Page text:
Guest Column: remember Pearl Harbor, but don't forget others who fought

Fifty-nine years ago when Pearl Harbor was attacked Dec. 7 at 8 a.m., it was 2:30 a.m. Dec. 8 Manila time when the word of the attack was flashed to the Philippine Army divisions with only a few months' training.

The Army Air Force had 277 aircraft, of which only 35 B-17s and 107 P40s were modern combat aircraft.

Naval forces were under the command of Admiral Hart, who for months had been warning his commanders that war was on the way. That was why his small fleet, one heavy cruiser, one light cruiser, 13 WWI four-stack destroyers, one destroyer tender, one submarine tender, four seaplane tenders, and 29 submarines were ready for action.

Ammunition was in the racks, warheads on the torpedoes, Manila and Subic Bay were mined, and the fleet, including aircraft, was dispersed from Maila Bay to Borneo.

Patwing Ten, the Navy's aircraft, consisted of 28 PBYs of VP101 and VP102, four J2Fs (Grumman ducks) and give OS2U single float observation planes.

The first Japanese attack on the Philippines was at Davao, where the aircraft tender Preston and two PBYs were bombed. The planes were destroyed, but the ship evaded the bombs.

Army Air Force aircraft had not yet been given permission to take off and bomb Formosa, where Japanese aircraft were based. At noon, Dec. 8 (nine hours after the Pearl Harbor attack) Japanese bombers and fighters hit Clark and the other Air Force bases. Half of McArthur's aircraft were destroyed in these attacks.

By Dec. 10, continued air attacks reduced Clark and Nichols field to rubble; the Japanese had attained complete control of the air. With Army Air destroyed, the remaining force of Navy seaplanes was no match for the Japanese Zeroes.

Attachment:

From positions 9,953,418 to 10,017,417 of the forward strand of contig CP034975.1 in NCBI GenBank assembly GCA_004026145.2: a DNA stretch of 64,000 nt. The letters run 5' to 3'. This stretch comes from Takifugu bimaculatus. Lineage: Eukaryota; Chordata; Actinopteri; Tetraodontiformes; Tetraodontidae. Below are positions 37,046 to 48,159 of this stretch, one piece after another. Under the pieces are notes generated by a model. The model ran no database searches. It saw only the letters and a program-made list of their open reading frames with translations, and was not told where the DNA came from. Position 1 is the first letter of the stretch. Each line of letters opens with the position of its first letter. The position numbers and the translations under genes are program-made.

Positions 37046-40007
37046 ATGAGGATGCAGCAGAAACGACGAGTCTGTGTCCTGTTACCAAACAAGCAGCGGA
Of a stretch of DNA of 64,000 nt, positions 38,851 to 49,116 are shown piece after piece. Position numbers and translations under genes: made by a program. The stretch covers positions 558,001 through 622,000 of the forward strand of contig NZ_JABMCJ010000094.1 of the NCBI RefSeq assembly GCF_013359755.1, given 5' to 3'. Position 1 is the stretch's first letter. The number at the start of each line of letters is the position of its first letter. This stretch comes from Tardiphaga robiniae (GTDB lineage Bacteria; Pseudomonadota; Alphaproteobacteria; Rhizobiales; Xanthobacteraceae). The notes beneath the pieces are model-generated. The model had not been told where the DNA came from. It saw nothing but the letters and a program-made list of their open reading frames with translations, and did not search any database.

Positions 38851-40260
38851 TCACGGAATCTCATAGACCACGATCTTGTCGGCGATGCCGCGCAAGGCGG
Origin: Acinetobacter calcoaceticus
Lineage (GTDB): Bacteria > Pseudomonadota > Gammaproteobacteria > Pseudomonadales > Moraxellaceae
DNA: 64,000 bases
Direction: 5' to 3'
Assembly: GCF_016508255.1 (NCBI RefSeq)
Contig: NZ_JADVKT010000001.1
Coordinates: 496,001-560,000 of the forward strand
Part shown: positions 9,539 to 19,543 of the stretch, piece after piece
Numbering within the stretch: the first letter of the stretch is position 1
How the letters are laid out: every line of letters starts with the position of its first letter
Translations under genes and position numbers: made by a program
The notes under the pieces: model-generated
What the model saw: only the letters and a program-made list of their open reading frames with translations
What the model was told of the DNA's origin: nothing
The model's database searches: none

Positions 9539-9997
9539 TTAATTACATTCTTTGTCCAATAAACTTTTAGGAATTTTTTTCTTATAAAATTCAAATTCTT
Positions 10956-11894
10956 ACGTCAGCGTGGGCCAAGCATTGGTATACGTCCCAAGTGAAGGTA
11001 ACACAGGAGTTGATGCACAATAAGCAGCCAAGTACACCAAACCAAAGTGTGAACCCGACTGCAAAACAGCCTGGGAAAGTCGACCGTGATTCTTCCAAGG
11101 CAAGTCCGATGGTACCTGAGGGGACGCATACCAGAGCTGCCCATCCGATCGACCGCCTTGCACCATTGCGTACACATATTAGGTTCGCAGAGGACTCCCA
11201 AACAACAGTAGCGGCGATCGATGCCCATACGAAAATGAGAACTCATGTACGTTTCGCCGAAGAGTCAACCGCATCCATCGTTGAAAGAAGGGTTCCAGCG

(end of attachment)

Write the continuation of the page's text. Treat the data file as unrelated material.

PBYs were used initially for bombing, but losses were so high the rest of PatWing 10's planes were used for reconnaissance and evacuation purposes. Even with 12 additional planes from VP-22, Patwing 10 was reduced to about five aircraft by Feb. 11, 1942.

The Asiatic Fleet in the battles of Makassser Strait, the Java Sea and various other engagements lost the Houston, Langley, Pope, Edsall and the Pecos. The Marblehead was nearly sunk but managed to make it to a safe port.

The remnants of American air and Naval forces withdrew from the Dutch East Indies to the Australian ports of Darwin and Perth.

By the fifth of March 1942, the only organized resistance remaining in the Philippines was at Bataan and Corregidor, whose defenders consisted of 77,000 Filipino army and 20,200 American forces composed of U.S. Marines, Army and Navy airmen, Navy sailors and Army, all of them fighting together as ground troops.

Finally, on April 8,1942, after suffering heavy casualties from disease, malnutrition and constant Japanese attacks, Bataan's 64,500 Filipinos and 11,500 Americans surrendered. Some defenders escaped to Corregidor, a few in hospitals, but the remainder started on the infamous Death March to Camp O'Donnel.

Seventy-five hundred Filipinos and 650 Americans died on the Death March. At Camp O'Donnell, 16,000 Filipinos and 1,600 Americans died.

The savage attacks on Corregidor's 13,000 outnumbered defenders ended May 7, 1942, with Gen. Wainwright's surrender.

The thousands of battered, sick and wounded were moved to various prison camps, where harsh living conditions and brutal treatment by the Japanese resulted in many thousands of deaths.

As a fortunate survivor of PatWing 10, I wrote this column to ensure that we never forget those brave men who fought and died in a battle that could not be won, but whose stubborn resistance upset the Japanese timetable of conquest, buying time for future American retaliation.

Especially, let us remember the POWs who rotted and died in the brutal Japanese prison camps.

Hugh Prentiss, a Carson City resident, served in the U.S. Navy including 1939-42 in the Philippines. His remembrance of Pearl Harbor first appeared in the Nevada Appeal in 1991, the 50th anniversary of the attack.


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